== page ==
Did Sabertooth Tigers Purr or Roar? Scientists Believe They Have the Answer

Written by Megan Martin
Published: August 24, 2023
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Have you ever wondered what sound a sabertooth tiger made? If so, you’re not alone. Scientists at North Carolina State University recently set out on the academic adventure of uncovering whether or not the sabertooth tiger purred or roared — or made a different sound entirely!

Modern cats are divided into two separate groups. First, you have your typical Pantherine big cats, also known as the roaring cats. This includes lions, tigers, and jaguars. Then, there are the Felinae small cats, or purring cats. These are your lynxes, cougars, ocelots, and house cats. Roaring cats lack the anatomy to purr; purring cats have the anatomy to roar. However, the sabertooth doesn’t belong to these two branches. Instead, as a prehistoric species, the sabertooth existed long before either of these two branches formed. This means that roaring cats and purring cats are more closely related than the sabertooth is to either group. This can make it difficult to know what sound sabertooth tigers made from an evolutionary standpoint alone.

As a result, scientists had to examine small bones located in the throat instead. While sound comes as a result of soft tissue and similar features, the bones of the throat are still unique to roaring or purring. These bones, known as the hyoid bones, are responsible for keeping the soft tissues and larynx in place. Different species have a different amount of these bones, with humans having only a single hyoid bone, roaring cats having seven hyoid bones, and purring cats having nine hyoid bones, according to Ashley Deutsch, lead author of the research at NC State.

What Sound Did the Sabertooth Tiger Make?

With that information in mind and fossils available, scientists have been able to come to a better understanding about what sounds the sabertooth tiger may have made. However, it’s a surprisingly tricky topic. The sabertooth tiger had an estimated seven hyoid bones. According to the pattern seen in modern cats, this would mean that the sabertooth tiger roared. However, upon closer inspection, while sabertooth tigers had seven hyoid bones, those bones were structurally similar to those of the purring cats.

The final result? Adam Hartstone-Rose, a professor of biological sciences at the university, says that the sabertooth may have roared, purred, or made a different sound entirely.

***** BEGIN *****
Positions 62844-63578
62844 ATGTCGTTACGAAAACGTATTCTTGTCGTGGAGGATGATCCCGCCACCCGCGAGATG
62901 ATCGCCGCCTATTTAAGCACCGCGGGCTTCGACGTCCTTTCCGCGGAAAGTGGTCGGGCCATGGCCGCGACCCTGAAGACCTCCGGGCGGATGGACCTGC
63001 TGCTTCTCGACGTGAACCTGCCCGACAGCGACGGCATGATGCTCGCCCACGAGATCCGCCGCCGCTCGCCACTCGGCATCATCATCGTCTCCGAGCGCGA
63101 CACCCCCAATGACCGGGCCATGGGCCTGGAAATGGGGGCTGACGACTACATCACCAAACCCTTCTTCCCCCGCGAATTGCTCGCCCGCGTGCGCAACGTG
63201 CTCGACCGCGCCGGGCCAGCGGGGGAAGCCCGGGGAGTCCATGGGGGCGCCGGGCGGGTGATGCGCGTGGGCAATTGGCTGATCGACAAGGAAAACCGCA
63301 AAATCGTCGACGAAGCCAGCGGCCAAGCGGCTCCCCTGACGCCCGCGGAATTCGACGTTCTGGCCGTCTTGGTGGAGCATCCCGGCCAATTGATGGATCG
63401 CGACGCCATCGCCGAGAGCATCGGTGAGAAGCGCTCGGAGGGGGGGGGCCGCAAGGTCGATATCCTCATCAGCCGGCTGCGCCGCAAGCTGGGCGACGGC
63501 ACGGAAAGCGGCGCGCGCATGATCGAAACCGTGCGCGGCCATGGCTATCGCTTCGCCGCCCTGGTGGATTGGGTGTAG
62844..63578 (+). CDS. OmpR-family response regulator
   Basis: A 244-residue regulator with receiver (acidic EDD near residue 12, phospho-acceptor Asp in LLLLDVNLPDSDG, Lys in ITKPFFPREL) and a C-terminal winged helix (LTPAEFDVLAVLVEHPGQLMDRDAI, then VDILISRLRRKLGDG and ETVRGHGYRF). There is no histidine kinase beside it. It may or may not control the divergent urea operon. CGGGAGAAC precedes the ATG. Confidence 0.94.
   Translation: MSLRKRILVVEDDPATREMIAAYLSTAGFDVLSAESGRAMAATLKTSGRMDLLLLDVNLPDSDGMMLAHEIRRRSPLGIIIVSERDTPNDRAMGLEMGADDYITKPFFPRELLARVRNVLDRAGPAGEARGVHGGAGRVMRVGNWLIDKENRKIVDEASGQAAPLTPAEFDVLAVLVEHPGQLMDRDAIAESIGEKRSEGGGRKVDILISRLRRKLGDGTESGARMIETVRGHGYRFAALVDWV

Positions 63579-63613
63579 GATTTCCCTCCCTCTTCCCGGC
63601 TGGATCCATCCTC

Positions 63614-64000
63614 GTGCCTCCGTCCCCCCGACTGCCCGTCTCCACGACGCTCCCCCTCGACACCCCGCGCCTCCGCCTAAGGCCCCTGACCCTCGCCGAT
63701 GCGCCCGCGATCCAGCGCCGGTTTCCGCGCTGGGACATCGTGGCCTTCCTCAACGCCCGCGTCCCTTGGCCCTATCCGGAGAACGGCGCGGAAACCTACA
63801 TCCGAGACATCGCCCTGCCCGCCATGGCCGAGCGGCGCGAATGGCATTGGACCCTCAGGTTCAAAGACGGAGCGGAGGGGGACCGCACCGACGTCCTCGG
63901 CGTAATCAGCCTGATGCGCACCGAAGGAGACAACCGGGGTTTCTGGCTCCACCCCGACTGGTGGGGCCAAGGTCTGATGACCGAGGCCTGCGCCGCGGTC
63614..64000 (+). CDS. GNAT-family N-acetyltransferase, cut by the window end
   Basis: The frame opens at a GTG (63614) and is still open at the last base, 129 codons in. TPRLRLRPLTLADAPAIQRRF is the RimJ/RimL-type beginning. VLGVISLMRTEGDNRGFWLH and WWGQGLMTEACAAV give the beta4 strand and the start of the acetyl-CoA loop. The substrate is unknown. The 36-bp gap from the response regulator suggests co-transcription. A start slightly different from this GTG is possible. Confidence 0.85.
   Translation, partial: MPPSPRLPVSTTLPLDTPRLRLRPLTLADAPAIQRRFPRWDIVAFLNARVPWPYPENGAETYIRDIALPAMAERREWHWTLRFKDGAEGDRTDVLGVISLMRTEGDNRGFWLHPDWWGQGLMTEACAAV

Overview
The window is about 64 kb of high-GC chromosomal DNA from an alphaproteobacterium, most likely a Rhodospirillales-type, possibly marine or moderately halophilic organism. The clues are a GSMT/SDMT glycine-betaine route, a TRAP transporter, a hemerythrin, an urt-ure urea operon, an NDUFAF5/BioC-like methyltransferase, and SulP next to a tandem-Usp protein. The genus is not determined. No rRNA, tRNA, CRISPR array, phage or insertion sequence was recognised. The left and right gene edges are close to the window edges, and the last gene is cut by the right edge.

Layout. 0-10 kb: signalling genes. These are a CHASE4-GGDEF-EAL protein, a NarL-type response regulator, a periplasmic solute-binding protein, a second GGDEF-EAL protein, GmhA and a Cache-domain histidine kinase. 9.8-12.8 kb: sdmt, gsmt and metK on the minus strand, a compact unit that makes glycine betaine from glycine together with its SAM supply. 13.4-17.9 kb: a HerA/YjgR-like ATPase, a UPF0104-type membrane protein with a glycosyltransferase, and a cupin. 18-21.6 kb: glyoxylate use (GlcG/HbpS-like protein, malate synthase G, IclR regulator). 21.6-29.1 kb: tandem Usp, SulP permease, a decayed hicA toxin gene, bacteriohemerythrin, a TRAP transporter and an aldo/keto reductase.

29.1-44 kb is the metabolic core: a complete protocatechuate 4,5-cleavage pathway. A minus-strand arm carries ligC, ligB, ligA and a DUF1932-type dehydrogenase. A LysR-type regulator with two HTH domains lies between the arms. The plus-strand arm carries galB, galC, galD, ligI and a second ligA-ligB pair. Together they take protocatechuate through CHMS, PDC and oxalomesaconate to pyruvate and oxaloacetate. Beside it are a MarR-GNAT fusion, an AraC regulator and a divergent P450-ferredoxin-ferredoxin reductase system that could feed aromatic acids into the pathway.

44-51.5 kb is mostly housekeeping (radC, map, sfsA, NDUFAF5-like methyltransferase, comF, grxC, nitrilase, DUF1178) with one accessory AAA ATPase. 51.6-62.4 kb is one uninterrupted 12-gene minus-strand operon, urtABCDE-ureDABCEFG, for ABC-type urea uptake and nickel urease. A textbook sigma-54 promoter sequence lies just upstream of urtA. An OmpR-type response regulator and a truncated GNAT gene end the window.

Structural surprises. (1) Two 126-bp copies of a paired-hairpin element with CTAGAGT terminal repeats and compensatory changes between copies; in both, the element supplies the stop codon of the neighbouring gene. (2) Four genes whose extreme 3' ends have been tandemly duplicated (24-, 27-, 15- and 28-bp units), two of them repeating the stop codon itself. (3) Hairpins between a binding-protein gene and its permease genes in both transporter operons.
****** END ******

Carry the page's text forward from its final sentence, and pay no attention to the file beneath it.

Saber tooth tiger skull. with long white front teeth.

Understanding what sound the sabertooth made involves examining different bones, such as the hyoid bones.

©Sasha Samardzija/Shutterstock.com

Species Profile: Sabertooth Tiger

Typically, the term “sabertooth tiger” refers to the Smilodon. This is a genus of extinct cat species, including S. gracilis, S. fatalis, and S. populator. These were species found in the western hemisphere that went extinct around the same time as much of the megafauna of North America and South America. This includes species such as the woolly mammoth. Species in the genus Smilodon are best known for their long canine teeth, which have been recorded to be up to 11 inches long.

Smilodon - Saber Tooth Tiger, artificial model photographed outdoor

The name “sabertooth tiger” often refers to species in the genus Smilodon.


The photo featured at the top of this post is © Daniel Eskridge/Shutterstock.com

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About the Author

Megan is a writer at A-Z Animals where her primary focus is birds, felines, and sharks. She has been researching and writing about animals for four years, and she holds a Bachelor of Arts in English with minors in biology and professional and technical writing from Wingate University, which she earned in 2022. A resident of North Carolina, Megan is an avid birdwatcher that enjoys spending time with her cats and exploring local zoological parks with her husband.

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